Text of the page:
I’ve been a Head Coach at all 3 divisions and an assistant at 3 major DI programs…This article is pretty danged accurate and provides an excellent overview of the DIII philosophy. I am at the DIII level now, towards the end of my professional career, and let me tell you thisl….I LOVE the 19 weeks!!! 😀


We can agree to disagree… My swimmer is getting every experience swimming in college that this article outlined… and she’s not D3. Her program had two D3 transfers into it this year, because they felt if they were not elite in their D3 program, they were not getting attention.
Every program is different, there are great programs at every level. There is nothing magical about being at any division, they culture, the teammates and experience are what make the program. They are cut throat D3 programs just the same as D1 and D2. To pretend like that isn’t the case it not accurate.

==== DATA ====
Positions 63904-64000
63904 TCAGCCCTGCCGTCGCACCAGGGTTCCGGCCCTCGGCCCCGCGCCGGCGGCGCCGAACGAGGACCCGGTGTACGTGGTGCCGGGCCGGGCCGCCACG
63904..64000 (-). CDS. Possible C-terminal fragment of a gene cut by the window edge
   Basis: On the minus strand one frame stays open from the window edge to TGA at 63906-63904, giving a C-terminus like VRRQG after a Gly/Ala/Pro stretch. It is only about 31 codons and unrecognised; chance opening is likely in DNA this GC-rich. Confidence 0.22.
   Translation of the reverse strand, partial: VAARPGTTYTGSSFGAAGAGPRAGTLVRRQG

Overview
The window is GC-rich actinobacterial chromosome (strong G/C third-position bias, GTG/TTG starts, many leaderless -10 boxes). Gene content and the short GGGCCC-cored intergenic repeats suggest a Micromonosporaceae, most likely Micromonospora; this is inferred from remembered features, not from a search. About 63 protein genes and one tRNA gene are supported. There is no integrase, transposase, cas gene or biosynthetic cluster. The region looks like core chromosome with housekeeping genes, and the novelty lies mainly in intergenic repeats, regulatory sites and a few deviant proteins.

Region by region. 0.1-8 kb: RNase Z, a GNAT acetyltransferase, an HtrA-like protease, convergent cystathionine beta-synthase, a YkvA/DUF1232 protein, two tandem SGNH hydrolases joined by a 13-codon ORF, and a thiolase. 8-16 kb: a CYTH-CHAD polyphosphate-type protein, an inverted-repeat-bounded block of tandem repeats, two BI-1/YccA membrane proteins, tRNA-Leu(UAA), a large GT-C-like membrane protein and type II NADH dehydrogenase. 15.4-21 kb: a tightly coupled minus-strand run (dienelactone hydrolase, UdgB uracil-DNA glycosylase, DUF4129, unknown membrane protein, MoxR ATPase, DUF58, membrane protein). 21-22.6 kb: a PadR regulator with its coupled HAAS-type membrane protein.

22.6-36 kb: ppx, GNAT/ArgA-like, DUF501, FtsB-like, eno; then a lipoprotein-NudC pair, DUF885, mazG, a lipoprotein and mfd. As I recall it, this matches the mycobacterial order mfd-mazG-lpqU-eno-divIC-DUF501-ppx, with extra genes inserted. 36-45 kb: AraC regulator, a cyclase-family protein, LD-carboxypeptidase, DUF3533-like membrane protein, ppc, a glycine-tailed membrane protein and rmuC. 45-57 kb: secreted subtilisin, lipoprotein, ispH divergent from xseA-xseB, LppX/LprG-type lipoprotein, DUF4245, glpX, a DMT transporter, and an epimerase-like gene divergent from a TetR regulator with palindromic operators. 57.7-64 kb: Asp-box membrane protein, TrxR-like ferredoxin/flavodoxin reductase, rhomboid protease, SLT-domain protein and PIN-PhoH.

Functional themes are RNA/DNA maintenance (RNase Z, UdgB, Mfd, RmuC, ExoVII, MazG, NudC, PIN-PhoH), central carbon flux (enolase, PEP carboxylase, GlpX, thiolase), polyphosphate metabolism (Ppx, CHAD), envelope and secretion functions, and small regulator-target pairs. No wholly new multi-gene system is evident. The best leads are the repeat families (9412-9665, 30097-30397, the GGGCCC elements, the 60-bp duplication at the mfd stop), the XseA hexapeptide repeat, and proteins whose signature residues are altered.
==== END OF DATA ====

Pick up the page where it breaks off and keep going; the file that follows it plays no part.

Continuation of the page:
I completely agree. I have a D1 and a D2 swimmer, plus a son in high school who wants to swim in college. Wherever he ends up will be a great fit for him, both academically and athletically, whether it’s D1, D2 or D3.


We are going through the recuiting process with our twins now (boy and girl). They are recruited by about 50 D3 colleges (boy more than girl) from top 3 to ones that will start swim program next year. Here are our experiences: 1. There are some very persistant and respectful recruiters among coaches – good recruiters. There are some lazy ones, but we never encountered ones that are rude or disrespectful. 2. Coaches can get you acepted to a top level D3 school if you are bordeline case for admissions. 3. Even if you get a good academic scholarship, you will still need to pay $35,000-$45,000 per year – for twins – that is not an option. I do not… Read more »

Brad Flood

#5 = MIT?